Hysterectomy is the surgical removal of the uterus. It is most commonly performed for malignancies and certain non-malignant conditions, like endometriosis or tumors, to control life-threatening bleeding or hemorrhage, and in the event of intractable pelvic infection or irreparable rupture of the uterus. A less radical procedures (myomectomy) is sometimes performed for removing fibroids while sparing the uterus.
Total abdominal hysterectomy bilateral salpingo oophorectomy (TAHBSO) is the removal of entire uterus, the ovaries, fallopian tubes and the cervix. TAHBSO is usually performed in the case of uterine and cervical cancer. This is the most common kind of hysterectomy. Removal of the ovaries eliminates the main source of the hormone estrogen, so menopause occurs immediately.
- Subtotal (partial): Body of the uterus is removed; cervical stump remains.
- Total: Removal of the uterus and cervix.
- Total with bilateral salpingo-oophorectomy (TAHBSO): Removal of uterus, cervix, fallopian tubes, and ovaries is the treatment of choice for invasive cancer (11% of hysterectomies), fibroid tumors that are rapidly growing or produce severe abnormal bleeding (about one-third of all hysterectomies), and endometriosis invading other pelvic organs.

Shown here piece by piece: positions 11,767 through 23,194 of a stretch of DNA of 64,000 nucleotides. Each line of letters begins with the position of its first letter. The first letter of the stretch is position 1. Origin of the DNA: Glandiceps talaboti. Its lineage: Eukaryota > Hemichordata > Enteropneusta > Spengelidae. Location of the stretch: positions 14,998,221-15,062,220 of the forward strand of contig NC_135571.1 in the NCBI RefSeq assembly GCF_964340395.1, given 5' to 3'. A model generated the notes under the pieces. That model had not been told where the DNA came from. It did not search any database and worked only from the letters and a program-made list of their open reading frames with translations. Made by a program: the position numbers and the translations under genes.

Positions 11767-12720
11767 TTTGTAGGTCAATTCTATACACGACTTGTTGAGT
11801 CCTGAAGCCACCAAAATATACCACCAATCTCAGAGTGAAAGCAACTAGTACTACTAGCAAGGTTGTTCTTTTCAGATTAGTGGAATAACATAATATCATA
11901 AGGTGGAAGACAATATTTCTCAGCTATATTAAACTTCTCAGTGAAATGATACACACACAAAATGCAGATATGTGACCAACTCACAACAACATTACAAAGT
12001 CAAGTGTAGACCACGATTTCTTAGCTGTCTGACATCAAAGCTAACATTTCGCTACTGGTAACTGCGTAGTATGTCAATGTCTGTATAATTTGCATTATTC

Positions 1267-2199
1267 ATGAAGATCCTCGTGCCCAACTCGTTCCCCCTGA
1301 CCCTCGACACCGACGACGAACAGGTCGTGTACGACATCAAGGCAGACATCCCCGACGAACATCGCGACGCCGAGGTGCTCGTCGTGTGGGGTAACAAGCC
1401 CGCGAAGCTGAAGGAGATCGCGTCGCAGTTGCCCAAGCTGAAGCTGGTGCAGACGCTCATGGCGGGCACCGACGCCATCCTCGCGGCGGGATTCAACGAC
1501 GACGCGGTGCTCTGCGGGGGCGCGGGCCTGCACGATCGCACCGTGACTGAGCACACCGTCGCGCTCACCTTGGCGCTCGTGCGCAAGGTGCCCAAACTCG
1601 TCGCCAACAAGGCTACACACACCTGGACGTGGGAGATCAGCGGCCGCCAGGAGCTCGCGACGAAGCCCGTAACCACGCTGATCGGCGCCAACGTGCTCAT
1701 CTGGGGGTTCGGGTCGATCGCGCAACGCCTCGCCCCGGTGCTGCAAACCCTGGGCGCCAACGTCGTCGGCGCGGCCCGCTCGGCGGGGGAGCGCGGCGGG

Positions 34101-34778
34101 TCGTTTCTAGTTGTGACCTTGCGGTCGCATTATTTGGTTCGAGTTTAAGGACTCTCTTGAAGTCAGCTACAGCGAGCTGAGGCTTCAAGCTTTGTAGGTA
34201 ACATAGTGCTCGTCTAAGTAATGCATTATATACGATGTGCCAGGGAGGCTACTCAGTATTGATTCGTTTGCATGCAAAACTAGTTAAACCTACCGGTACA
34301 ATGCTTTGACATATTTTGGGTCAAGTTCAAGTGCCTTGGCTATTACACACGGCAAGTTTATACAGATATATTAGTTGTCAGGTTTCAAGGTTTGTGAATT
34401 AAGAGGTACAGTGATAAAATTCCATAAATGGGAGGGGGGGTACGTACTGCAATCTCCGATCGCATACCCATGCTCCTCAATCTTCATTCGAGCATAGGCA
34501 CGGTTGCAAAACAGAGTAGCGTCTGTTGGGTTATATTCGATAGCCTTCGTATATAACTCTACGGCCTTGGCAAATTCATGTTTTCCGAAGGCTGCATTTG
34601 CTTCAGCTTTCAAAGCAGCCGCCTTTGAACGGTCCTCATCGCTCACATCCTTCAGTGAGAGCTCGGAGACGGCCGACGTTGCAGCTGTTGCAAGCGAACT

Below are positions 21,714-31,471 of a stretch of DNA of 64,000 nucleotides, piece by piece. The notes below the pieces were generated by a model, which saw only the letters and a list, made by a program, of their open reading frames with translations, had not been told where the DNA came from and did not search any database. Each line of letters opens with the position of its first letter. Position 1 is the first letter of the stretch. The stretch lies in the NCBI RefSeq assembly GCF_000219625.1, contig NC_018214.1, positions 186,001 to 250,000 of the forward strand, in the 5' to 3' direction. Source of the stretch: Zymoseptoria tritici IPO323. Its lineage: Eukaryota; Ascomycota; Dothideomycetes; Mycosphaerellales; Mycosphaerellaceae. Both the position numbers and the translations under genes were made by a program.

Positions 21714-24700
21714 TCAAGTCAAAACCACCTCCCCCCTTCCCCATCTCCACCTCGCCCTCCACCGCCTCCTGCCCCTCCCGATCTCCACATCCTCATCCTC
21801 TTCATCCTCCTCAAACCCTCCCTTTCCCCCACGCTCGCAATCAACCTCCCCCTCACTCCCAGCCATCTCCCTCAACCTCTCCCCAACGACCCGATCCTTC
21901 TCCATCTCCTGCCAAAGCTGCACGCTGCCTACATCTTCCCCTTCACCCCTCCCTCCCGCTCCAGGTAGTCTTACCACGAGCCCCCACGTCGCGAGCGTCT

- Vaginal hysterectomy or laparoscopically assisted vaginal hysterectomy (LAVH) may be done in certain conditions, such as uterine prolapse, cystocele/rectocele, carcinoma in situ, and high-risk obesity. These procedures offer the advantages of less pain, no visible (or much smaller) scars, and a shorter hospital stay and about half the recovery time, but are contraindicated if the diagnosis is obscure.
- A very complex and aggressive surgical procedure may be required to treat invasive cervical cancer. Total pelvis exenteration (TPE) involves radical hysterectomy with dissection of pelvic lymph nodes and bilateral salpingo-oophorectomy, total cystectomy, and abdominoperineal resection of the rectum. A colostomy and/or a urinary conduit are created, and vaginal reconstruction may or may not be performed. These patients require intensive care during the initial postoperative period.
Nursing Care Plans
Nursing goal for patients who are to undergo Hysterectomy or TAHBSO includes prevention or minimization of complications, supporting adaptation to change, preventing complications, and providing information on the prognosis and treatment regimen is well understood, and management of pain.
- Low Self-Esteem
- Impaired Urinary Elimination
- Risk for Ineffective Tissue Perfusion
- Sexual Dysfunction
- Deficient Knowledge
- Other Possible Nursing Care Plans
Impaired Urinary Elimination